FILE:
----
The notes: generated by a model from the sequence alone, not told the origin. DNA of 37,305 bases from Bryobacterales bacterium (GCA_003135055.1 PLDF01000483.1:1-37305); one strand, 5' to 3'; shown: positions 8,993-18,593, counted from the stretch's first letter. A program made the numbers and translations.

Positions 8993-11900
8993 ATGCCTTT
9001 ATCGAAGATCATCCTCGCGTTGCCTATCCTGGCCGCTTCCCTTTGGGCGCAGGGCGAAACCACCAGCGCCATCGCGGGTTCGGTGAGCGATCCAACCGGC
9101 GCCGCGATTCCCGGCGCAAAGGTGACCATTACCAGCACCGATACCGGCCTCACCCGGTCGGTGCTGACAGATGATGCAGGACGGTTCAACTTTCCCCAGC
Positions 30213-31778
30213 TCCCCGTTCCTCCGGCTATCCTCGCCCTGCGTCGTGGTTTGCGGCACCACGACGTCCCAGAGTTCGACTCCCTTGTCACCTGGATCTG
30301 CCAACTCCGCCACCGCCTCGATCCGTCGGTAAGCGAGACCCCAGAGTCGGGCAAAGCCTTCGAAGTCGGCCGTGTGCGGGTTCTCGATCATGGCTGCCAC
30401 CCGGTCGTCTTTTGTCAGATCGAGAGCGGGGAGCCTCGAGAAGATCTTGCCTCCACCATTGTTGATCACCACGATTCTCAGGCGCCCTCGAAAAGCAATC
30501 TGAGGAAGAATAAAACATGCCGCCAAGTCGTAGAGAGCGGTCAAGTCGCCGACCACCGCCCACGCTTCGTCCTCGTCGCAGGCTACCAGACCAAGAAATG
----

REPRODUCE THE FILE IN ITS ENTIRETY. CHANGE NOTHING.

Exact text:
The notes: generated by a model from the sequence alone, not told the origin. DNA of 37,305 bases from Bryobacterales bacterium (GCA_003135055.1 PLDF01000483.1:1-37305); one strand, 5' to 3'; shown: positions 8,993-18,593, counted from the stretch's first letter. A program made the numbers and translations.

Positions 8993-11900
8993 ATGCCTTT
9001 ATCGAAGATCATCCTCGCGTTGCCTATCCTGGCCGCTTCCCTTTGGGCGCAGGGCGAAACCACCAGCGCCATCGCGGGTTCGGTGAGCGATCCAACCGGC
9101 GCCGCGATTCCCGGCGCAAAGGTGACCATTACCAGCACCGATACCGGCCTCACCCGGTCGGTGCTGACAGATGATGCAGGACGGTTCAACTTTCCCCAGC
Positions 30213-31778
30213 TCCCCGTTCCTCCGGCTATCCTCGCCCTGCGTCGTGGTTTGCGGCACCACGACGTCCCAGAGTTCGACTCCCTTGTCACCTGGATCTG
30301 CCAACTCCGCCACCGCCTCGATCCGTCGGTAAGCGAGACCCCAGAGTCGGGCAAAGCCTTCGAAGTCGGCCGTGTGCGGGTTCTCGATCATGGCTGCCAC
30401 CCGGTCGTCTTTTGTCAGATCGAGAGCGGGGAGCCTCGAGAAGATCTTGCCTCCACCATTGTTGATCACCACGATTCTCAGGCGCCCTCGAAAAGCAATC
30501 TGAGGAAGAATAAAACATGCCGCCAAGTCGTAGAGAGCGGTCAAGTCGCCGACCACCGCCCACGCTTCGTCCTCGTCGCAGGCTACCAGACCAAGAAATG